For example, a multiple layer film stack may be deposited by sputtering to form a high transmittance, low emissivity coating comprising a first dielectric layer, a reflective metal layer, and a second dielectric layer, with each dielectric layer comprising oxides of zinc and the second metal. In addition to the target 10 of the invention, at least one other target is provided, with that target comprising the metal to be sputtered to form the reflective metallic layer. A clean glass substrate may be placed in a coating chamber which is evacuated, preferably to less than 10−4 torr, more preferably less than 2×10−5 torr. A selected atmosphere of inert and reactive gases, preferably argon and oxygen, is established in the chamber to a pressure between about 5×10−4 and 10−2 torr. A target 10 of the invention having an outer layer comprising a mixture of zinc and said second metal is provided over the surface of the substrate to be coated. The target 10 is sputtered, reacting with the atmosphere in the chamber to deposit on the glass surface a coating layer comprising oxides of zinc and the second metal. After the initial dielectric layer is deposited, the coating chamber is evacuated (or the substrate may be moved to a second chamber, which is then evacuated) and an inert atmosphere such as pure argon is established at a pressure between about 5×10−4 and 10−2 torr. A cathode having a target surface of silver metal is provided over the substrate's dielectric-coated surface. A second layer of the dielectric oxide is deposited on the silver layer under essentially the same conditions used to deposit the first dielectric oxide layer.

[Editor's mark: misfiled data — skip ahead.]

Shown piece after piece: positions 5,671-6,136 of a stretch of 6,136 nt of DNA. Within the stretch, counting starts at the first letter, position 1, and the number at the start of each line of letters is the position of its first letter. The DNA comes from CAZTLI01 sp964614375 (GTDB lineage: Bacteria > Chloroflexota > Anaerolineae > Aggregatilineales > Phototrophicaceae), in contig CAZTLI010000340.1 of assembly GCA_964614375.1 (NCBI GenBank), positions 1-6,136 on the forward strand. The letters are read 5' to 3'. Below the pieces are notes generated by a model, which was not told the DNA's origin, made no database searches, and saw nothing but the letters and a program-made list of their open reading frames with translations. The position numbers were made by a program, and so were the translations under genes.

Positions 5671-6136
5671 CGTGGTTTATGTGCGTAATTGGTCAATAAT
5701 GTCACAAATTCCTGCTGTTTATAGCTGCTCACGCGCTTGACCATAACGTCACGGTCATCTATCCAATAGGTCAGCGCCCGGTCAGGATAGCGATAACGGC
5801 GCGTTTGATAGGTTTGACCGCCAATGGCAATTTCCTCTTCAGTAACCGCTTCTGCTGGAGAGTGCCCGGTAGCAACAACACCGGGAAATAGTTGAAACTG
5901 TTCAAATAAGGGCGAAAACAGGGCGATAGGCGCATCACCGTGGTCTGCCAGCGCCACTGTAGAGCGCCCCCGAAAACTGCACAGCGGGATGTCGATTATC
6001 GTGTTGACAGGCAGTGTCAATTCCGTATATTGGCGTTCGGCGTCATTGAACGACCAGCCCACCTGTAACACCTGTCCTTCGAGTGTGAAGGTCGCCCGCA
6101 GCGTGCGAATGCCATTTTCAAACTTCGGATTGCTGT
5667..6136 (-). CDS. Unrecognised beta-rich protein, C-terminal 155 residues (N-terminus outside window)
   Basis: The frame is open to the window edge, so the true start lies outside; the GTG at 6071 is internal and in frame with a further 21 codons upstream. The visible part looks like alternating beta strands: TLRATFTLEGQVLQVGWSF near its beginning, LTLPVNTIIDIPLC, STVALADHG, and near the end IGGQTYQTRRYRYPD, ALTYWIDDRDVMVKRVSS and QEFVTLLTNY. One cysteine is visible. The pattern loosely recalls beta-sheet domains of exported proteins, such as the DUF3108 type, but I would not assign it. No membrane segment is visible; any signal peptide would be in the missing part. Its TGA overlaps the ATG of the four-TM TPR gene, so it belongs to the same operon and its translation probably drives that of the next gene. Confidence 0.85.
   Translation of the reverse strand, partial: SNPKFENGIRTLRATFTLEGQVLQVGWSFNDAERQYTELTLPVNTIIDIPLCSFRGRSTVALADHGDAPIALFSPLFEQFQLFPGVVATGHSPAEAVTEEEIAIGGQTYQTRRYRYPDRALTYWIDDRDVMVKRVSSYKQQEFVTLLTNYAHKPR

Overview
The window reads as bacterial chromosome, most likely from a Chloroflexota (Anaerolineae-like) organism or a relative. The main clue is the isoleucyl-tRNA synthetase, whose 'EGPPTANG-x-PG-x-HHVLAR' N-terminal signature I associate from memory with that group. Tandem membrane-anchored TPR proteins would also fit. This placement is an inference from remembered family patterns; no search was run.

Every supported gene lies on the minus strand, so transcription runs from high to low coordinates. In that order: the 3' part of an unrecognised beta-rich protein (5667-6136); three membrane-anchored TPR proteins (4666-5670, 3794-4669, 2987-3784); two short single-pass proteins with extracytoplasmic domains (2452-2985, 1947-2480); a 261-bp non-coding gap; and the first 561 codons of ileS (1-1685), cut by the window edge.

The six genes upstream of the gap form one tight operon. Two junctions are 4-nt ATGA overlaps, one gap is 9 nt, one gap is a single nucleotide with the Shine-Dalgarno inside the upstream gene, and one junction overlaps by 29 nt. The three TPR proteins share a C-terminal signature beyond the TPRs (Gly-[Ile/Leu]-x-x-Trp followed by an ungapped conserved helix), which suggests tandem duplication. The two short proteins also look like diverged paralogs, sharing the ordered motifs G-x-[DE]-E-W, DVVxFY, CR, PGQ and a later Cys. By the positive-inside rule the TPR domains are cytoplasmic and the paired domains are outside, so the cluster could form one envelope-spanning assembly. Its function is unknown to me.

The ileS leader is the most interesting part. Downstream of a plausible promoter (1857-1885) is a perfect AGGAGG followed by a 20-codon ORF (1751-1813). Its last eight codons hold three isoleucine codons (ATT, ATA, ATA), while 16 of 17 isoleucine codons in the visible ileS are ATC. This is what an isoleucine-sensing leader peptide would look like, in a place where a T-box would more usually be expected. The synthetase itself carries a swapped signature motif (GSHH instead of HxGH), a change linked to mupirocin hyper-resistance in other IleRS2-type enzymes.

As noted above, the target 10 described above optimally includes discrete volumes of the second metal in a matrix of zinc. As this target is sputtered, the outer surface of the target will tend to be sputtered away, exposing the area of the target immediately therebeneath. Sputtering of the target, therefore, consumes said discrete areas of zinc and said second metal. Focusing on a localized area of the target, this sputtering will thereby expose areas of said second metal previously covered by zinc and expose areas of zinc previously covered by said second metal as the target is consumed. Since the discrete volumes of the second material are optimally distributed relatively evenly throughout the sputterable material, such variances in one localized area of the target surface will be offset by other areas of the target surface sputtering the other component, yielding a fairly consistent, homogenous dielectric coating on the substrate.

While a preferred embodiment of the present invention has been described, it should be understood that various changes, adaptations and modifications may be made therein without departing from the spirit of the invention and the scope of the appended claims.